FSA launches UK consultation on food competences for 7-9, 11-12, 14 and 16 year olds

The Food Standards Agency (FSA) today launched a public consultation, setting out the options for establishing a consensus view on the minimum food skills and knowledge that young people should
possess, understand and be able to apply by the ages of 7-9, 11-12, 14 and 16 .

Working with the British Nutrition Foundation to develop the core food competences framework, the consultation aims to help towards making it easier for young people to select healthier
choices, based on a sound understanding of key food skills and knowledge of what constitutes a healthy diet.

Building upon the Agency’s previous work, ‘Getting to Grips with Grub, Food Competences for 14-16 year Olds’ , the food competences for 7-9, 11-12, 14 and 16 encompass knowledge and skills
built around four main themes namely:

● diet and health
● consumer awareness
● food handling and preparation
● food safety

The food competences help those responsible for and/or working with young people to identify some of the building blocks that can help young people learn more about food and health. They
represent a way to help young people assess any gaps in learning opportunities.

The consultation promotes and encourages organisations and individuals to adopt the food competences through a voluntary approach, and those using them are free to build upon and expand them in
a range of ways to help deliver food-related activities to young people.

The framework of skills and knowledge do not represent a school’s curriculum requirement but apply to all learning experiences that young people are exposed to, including in and outside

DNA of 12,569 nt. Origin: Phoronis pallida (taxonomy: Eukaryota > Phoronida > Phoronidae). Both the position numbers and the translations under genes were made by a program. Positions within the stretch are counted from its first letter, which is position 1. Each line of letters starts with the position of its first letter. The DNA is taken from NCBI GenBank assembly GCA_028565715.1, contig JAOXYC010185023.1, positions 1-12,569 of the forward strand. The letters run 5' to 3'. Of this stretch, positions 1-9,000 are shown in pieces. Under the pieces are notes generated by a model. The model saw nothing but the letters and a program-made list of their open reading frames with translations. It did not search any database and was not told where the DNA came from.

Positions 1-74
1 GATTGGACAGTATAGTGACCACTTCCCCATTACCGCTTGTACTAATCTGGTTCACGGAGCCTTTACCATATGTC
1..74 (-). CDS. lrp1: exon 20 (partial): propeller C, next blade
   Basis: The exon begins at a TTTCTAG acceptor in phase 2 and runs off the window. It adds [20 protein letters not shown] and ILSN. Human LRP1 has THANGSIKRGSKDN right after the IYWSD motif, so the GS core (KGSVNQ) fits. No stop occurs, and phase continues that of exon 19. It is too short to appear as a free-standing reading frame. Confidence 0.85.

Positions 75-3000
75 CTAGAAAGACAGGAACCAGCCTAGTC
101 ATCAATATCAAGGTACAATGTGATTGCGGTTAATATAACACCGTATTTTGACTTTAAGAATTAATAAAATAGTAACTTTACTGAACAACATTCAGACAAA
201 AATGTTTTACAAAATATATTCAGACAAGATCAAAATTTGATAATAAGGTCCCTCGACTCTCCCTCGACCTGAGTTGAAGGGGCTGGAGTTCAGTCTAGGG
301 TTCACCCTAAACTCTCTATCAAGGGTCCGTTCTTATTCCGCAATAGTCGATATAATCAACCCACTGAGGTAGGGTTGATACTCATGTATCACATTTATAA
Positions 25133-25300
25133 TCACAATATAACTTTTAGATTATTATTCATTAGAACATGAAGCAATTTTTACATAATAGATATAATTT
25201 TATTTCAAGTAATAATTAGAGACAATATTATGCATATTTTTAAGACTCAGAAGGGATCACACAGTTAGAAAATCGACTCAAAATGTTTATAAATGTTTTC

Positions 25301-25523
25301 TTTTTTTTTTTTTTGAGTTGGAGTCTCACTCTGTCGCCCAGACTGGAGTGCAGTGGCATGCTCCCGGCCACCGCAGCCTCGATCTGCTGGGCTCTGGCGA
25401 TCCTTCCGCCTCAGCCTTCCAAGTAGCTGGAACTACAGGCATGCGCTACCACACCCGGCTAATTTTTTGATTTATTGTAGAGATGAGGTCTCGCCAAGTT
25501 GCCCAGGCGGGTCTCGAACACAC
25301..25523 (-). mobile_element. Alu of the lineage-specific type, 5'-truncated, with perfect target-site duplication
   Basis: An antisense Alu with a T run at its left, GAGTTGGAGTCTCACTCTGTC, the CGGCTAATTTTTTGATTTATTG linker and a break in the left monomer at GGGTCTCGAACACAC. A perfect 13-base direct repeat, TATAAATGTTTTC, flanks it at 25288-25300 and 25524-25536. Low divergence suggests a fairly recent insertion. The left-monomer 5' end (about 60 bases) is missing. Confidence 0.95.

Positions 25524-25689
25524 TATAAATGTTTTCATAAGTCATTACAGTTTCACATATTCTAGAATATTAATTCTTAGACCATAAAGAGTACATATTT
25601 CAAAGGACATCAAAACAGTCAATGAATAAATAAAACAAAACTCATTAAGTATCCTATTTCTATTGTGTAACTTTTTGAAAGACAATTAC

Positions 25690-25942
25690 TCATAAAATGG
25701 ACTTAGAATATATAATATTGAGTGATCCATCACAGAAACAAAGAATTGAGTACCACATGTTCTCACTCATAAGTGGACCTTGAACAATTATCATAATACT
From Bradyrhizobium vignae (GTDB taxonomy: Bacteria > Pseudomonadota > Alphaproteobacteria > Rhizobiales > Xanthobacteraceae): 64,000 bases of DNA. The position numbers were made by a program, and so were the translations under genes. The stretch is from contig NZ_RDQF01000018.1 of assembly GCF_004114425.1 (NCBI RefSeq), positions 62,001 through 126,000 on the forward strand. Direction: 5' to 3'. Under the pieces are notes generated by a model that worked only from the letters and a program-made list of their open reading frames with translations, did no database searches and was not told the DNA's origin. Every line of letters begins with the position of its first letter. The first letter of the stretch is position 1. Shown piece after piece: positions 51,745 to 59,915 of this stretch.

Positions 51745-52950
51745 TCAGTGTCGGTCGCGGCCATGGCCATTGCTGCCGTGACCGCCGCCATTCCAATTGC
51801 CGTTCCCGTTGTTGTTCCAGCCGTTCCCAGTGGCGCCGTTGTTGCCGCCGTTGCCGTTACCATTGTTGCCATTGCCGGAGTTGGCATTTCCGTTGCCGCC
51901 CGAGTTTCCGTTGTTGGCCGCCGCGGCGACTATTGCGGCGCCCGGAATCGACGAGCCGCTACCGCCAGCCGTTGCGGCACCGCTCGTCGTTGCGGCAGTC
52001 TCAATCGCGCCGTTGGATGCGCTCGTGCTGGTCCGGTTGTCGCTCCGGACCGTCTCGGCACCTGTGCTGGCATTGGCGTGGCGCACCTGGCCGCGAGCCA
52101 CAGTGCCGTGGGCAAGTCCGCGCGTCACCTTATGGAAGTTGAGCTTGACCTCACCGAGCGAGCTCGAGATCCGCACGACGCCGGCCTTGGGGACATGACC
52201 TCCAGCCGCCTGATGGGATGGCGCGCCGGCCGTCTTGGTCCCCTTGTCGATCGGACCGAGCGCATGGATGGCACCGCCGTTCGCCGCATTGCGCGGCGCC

of school, wider activities or through family life etc.

Rosemary Hignett, Head of Nutrition of the Food Standards Agency, commented: ‘Taking action to improve the next generation’s knowledge and skills is vital if we are to influence young
people’s eating habits to benefit them, their families and future generations. We need to tackle poor diets and increasing rates of childhood obesity, so the Agency is working hard to
help young people choose, cook and eat safe and healthier foods.’

The Agency is consulting with a wide range of stakeholders within the food, nutrition, health and education sectors and those that have an interest in the development of young people, to gauge
their views, opinions and recommendations. In addition the views and ideas of young people form a valuable contribution and the Agency is utilising its network of nine schools’ councils to
capture the feedback of primary and secondary aged young people.

In the 12-week consultation period, feedback from all these parties will be carefully considered by the Agency in conjunction with the British Nutrition Foundation, after which a consensus
view, together with the proposals for the development of supporting materials, will be published by the end of October 2007.


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